You make two points – the first about my rejection of the learning style approach. My concern here is that there is no evidence to support it and I am a firm believer in evidence based practice. If people can provide evidence that it does in fact exist then I’d be happy to adopt the approach. However, I can’t knowingly advocate an approach that “sounds” scientific – when in fact it isn’t. I thought long and hard about writing the piece as I think, ironically, that the belief has improved education – but it has done so by making people add extra strategies to their lessons and to cater for the needs of a wider range of students. However, I believe that teaching is so important that we must continually strive to make it the best experience we can. And that requires informed practice. We won’t challenge our own practice if we honestly believe that we have a “scientifically” proven approach. However, as I said, if people can conduct research to prove the belief I would then be happy to support the approach.
    Your second point was about my religious aside. Your knowledge of Greek is better than mine so I can’t comment on the meanings of the terms you cite. What I meant by the comment was that religion does not stand or fall on the basis of scientific knowledge, or of repeatable experiments, nor is it measured by the same yardsticks by which we measure the “ordinary” world. I think that practically all revealed religions have aspects that challenge logic – but in some ways that doesn’t matter. The purpose of religion is for the individual to have some form of relationship with their God (however they visualize that). That relationship does not rely on logic but on faith and belief. It would be meaningless to rank methods of prayer in a league table for example or to try to measure the effectiveness of prayer so people can improve their prayer performance. But this is not necessary – religious people believe without the need for scientific support.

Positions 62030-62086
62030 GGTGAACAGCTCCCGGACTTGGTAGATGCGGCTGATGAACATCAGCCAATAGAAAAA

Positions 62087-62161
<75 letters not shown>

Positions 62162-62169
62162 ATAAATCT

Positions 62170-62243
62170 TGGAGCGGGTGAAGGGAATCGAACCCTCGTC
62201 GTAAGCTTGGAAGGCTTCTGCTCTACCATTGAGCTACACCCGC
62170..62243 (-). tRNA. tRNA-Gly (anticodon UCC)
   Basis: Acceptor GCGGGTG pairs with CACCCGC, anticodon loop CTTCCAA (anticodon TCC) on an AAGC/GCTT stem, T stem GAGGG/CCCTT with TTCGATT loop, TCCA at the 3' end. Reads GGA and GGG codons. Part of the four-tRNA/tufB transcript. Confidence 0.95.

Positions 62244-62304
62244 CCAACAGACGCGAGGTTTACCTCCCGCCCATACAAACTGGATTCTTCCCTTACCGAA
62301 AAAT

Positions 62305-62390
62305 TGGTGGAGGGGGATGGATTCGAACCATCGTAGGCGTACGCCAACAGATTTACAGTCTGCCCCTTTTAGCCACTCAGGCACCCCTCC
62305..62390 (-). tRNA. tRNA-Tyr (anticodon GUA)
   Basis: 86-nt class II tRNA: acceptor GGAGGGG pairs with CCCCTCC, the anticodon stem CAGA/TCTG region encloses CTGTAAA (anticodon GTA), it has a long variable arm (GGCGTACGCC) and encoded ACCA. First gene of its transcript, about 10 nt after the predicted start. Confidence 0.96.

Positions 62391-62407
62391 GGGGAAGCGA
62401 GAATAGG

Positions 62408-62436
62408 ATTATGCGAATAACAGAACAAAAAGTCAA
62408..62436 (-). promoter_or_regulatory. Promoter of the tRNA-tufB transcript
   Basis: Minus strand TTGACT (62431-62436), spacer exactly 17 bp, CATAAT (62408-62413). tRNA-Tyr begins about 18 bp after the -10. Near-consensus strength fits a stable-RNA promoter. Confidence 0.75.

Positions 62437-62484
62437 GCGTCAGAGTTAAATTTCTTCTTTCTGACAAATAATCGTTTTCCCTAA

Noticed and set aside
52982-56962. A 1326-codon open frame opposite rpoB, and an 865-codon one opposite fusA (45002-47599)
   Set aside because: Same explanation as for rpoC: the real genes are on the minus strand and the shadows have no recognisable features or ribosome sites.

Education is not religion. We can test our beliefs. And when the evidence is lacking – or even counter to our established beliefs – we need to have the strength to respond to it.
    Thanks for your comments.

  3. Interesting. I gather that your point is that we should only follow trends if they are supported by fact, meaning proven results, in which case I agree. You're also saying that variety of activity and approach is the guts of learning styles ideas applied to the classromm and that variety is just part of a good teaching style. All good. However the original quote is not entirely a myth. You can change things, but you may not be able to, whereas you can change yourself. It also depends on what kind of change you're talking about eg if it's someone else's behaviour, then you best change your own behaviour first because one is likely a reaction to the other.

  4. Hi,
    The "myth" of the early section of the post was not the poem / prose or even the sentiment it expresses - to be honest I've always felt there is significant insight in these words. For me the “myth” is not the sentiment but the “packaging” of the prose, the notion that it is found on the tomb of a long forgotten Archbishop at the Cathedral – this aspect (which makes the prose so poignant) it the myth to which I refer.
    Thanks for your response.